So, what the heck does that mean?
Well, to fully explain this I have to go back about a decade and into the middle of the Mojave Desert, Fort Irwin California. It was back in 2010/2011 and I was stationed with my Army husband in one of those places that military families always say “if I ever get sent there, my service member is going alone” or something to that effect.
I actually remember driving down the long, 34 mile lonely desert road with my husband and coming over the final road “summit”, looking down at this dust bowl of a post that I was about to call home for the next 2 years and my husband said, “I am so sorry! Our kids are going to hate me!”
It was at the moment that I said, “it’ll be fine” but clearly thought, “I’m going to freaking hate you”. It was during my first week on Fort Irwin that I remember seeing all these military spouses, almost every morning, running in packs all over post...literally running. Like, they ran for fun. One day I finally got up the gumption to join them and I learned that yes, they did run for fun and they
also would sign up for half marathons and other races all over the area and go on fun girls’ weekends together to get away. So, I drank the Kool Aid and joined the “fun”.
Through this awesome group of ladies I was introduced to an even awesomer (I know that’s not a word but go with me on this) human being named Kevin Childre. Kevin was a Navy EOD officer who would work on Fort Irwin during the week and commute back to San Diego to be with his wife on the weekends. He heard about this crazy group of running spouses on post and offered to help us train for our races. He would meet us at 5am and conduct speed training sessions on the track, he would cheer us on and encourage us from the side of the road during our long runs and give us advice to properly train and not hurt ourselves.
Through it all, Kevin had his huge smile and positive attitude, even though some of us weren’t the most pleasant people in the wee-hours of the morning. Kevin didn’t do this for money or for recognition, but just because he enjoyed helping people. For every positive, helpful Kevin story we have, there are literally 100s of stories out there from countless other people that Kevin’s kindness impacted.
Unfortunately, while on a 630 mile bike ride from San Francisco to San Diego in an effort to raise money and awareness for the EOD Warrior Foundation, Kevin crashed and suffered a severe brain injury and died in May of 2015.
Now, through the voice of his best friend, his Goldendoodle Tucker, and the efforts of his wife, Margaret Lum, Kevin’s kindness lives on everyday but especially every year on his birthday. Tucker and Margaret ask people on November 3rd to go around living life as Kevin would, being kind. They have a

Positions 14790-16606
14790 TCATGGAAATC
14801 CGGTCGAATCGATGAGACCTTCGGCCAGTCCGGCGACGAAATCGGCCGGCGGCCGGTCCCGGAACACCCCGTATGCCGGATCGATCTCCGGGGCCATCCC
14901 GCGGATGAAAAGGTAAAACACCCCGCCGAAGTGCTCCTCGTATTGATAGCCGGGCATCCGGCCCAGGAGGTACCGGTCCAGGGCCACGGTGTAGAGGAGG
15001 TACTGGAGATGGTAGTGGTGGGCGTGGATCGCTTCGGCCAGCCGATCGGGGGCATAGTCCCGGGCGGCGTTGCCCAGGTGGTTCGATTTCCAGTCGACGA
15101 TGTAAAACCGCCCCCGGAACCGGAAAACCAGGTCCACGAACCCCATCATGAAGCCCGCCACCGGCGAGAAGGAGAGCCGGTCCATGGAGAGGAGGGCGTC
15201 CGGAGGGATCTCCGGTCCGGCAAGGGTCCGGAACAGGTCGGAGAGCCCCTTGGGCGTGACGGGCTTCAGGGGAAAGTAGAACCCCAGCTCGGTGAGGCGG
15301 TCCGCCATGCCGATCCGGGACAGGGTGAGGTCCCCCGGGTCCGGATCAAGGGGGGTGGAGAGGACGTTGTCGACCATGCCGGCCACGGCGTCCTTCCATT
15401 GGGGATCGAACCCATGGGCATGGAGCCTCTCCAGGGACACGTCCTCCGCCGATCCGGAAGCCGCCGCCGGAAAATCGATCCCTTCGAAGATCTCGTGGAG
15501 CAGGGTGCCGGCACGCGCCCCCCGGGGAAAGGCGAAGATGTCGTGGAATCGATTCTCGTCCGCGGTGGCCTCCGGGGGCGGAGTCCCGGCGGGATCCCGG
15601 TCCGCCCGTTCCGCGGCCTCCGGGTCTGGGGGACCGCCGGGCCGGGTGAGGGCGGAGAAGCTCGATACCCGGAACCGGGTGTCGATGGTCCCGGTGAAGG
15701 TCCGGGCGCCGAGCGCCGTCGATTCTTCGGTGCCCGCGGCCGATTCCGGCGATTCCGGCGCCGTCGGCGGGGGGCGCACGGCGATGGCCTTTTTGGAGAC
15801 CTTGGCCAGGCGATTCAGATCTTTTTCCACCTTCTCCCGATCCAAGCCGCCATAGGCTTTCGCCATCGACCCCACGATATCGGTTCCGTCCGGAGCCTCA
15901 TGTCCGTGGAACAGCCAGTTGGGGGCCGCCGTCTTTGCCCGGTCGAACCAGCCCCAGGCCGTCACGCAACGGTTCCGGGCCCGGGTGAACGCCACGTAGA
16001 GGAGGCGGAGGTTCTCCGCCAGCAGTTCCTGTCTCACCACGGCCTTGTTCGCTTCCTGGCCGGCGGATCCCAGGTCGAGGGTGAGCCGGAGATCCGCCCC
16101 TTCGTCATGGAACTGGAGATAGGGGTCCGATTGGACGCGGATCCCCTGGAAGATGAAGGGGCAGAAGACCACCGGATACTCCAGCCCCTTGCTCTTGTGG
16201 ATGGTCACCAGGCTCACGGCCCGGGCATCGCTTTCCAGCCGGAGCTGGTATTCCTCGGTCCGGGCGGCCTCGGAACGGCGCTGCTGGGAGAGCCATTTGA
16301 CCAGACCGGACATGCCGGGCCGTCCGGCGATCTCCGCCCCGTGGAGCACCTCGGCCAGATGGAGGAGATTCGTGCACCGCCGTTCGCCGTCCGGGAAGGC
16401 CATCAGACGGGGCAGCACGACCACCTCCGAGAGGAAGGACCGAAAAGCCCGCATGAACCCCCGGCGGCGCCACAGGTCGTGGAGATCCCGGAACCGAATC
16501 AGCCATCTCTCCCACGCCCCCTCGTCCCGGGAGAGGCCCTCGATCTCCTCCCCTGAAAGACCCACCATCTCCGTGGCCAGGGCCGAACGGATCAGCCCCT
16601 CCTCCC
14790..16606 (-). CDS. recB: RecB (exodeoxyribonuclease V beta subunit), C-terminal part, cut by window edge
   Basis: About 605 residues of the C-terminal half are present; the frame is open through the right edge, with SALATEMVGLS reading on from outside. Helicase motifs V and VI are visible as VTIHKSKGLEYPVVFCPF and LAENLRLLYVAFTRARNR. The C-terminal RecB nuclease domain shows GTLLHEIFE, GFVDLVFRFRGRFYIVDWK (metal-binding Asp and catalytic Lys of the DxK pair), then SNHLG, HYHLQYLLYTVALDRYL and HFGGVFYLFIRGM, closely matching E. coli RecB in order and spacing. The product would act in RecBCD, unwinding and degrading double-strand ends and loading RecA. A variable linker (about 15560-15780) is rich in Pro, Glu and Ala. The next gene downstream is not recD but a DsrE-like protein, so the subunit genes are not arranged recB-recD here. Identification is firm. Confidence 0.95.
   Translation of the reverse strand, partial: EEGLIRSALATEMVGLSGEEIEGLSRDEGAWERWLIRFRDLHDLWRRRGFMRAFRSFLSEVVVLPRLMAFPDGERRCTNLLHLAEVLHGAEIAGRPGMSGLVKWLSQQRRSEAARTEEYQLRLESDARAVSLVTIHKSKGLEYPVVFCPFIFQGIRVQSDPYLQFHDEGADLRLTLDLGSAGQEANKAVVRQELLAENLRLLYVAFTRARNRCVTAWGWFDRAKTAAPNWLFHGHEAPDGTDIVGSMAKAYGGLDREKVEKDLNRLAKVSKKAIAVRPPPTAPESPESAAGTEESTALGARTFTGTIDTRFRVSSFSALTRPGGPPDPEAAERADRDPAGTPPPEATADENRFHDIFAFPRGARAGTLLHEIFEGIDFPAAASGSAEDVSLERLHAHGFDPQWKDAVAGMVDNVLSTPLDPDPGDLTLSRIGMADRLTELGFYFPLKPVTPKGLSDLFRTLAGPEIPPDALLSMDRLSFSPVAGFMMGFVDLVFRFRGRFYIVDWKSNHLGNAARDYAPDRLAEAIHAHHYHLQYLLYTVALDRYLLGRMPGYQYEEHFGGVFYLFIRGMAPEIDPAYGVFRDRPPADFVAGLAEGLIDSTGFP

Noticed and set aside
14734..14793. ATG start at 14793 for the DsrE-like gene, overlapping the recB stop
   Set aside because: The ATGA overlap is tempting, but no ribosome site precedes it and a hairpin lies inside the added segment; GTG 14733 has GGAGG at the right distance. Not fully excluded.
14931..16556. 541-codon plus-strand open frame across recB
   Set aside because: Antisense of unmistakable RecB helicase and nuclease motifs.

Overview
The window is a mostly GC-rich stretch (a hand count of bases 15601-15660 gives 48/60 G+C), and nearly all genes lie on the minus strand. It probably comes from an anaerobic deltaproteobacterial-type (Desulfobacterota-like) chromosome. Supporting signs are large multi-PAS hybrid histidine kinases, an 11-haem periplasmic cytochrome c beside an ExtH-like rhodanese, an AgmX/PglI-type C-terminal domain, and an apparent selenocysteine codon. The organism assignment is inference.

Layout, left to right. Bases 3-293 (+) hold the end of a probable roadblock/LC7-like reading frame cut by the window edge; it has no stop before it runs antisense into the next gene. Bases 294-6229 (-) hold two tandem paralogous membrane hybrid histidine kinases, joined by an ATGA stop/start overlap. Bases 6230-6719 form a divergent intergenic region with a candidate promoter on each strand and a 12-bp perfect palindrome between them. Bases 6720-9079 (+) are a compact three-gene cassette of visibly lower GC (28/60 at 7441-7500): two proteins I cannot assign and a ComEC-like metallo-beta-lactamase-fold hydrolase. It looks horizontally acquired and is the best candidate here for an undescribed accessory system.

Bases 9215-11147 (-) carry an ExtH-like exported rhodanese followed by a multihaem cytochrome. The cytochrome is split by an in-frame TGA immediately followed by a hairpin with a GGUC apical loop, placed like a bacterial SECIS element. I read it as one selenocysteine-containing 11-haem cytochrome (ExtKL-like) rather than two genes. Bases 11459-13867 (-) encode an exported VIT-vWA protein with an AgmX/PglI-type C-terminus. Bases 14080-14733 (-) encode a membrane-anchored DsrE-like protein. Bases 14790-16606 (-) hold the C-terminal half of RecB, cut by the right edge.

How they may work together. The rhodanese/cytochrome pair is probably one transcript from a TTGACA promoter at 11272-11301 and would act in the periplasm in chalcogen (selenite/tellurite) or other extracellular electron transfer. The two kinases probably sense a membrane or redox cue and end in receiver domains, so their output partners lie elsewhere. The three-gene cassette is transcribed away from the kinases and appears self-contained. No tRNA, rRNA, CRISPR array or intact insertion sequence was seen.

hashtag of #RandomActsOfKevness hoping that those that knew Kevin and those that didn’t, will spend the day honoring him.
Myself and the amazing friends I made out in Fort Irwin spend this day remembering the sweet running “coach” that took so much time to make our lives a little brighter out the middle of the desert. My hope in sharing this story with the Inspire Up crowd is that you too will join us this November 3rd and spread some intentional kindness in memory of Kevin.
About the Author:
A steadfast supporter of the military community, Yvonne Coombes brings almost
two decades of expertise to the Operation Deploy Your Dress (ODYD), a 501(c)3 that re-deploys new and gently used formal wear to military dependents. As the Chief Executive Officer and Co-founder, Coombes manages the company's overall resources and operations.
In March of 2020, Yvonne was named the Armed Forces Insurance Army Spouse of the Year and was also named the Northern Virginia Heroes at Home overall Honoree in 2019 for her hard work and dedication to the military community as a whole. Yvonne loves to show everyone that her efforts about more than a dress. She is working hard to uphold military traditions, encourage camaraderie, build community, and boost morale. Currently, Coombes calls Fort Carson, Colorado home. She and her husband (Mike), an active duty Army officer, have two sons (Jakob and Jackson).
Hope is Absolutely Why We See Holiday Displays So Early
By Sarah Seweryniak
It happens every year. When we should be enjoying the final days of summer, Christmas decorations seem to be exploding out of aisles in retail stores.
I was on the phone with my friend talking about how it seems each year the displays come out earlier and earlier. When COVID-19 hit, we were starting to take bets on if it would happen sooner. The truth is, when I hear people complain about it, a piece of me giggles inside, probably because I’ve been planning my winter display since July.
While it’s clear corporations are trying to capitalize on the season of giving, I do not think that’s the answer to why we see the Christmas decor so early. I think the market is taking advantage of something greater. It’s our need to fulfill ourselves with the magic of the season. It’s the one time of year where there are feelings of enthusiasm and excitement. As one year gets ready to close, another is about to start. There are feelings of promise and optimism during this enchanting time.
As summer slips away, we start noticing the days are getting shorter. Night falls upon us earlier and earlier. Everything is starting to go dormant. It’ll start to get colder.
It makes sense to want to add warmth to our long winter days and nights. A strand of illuminated lights offers a glow, and the added sparkle creates a beautiful and magical winter wonderland. It is making a season of light and hope when otherwise, it would be a season of darkness.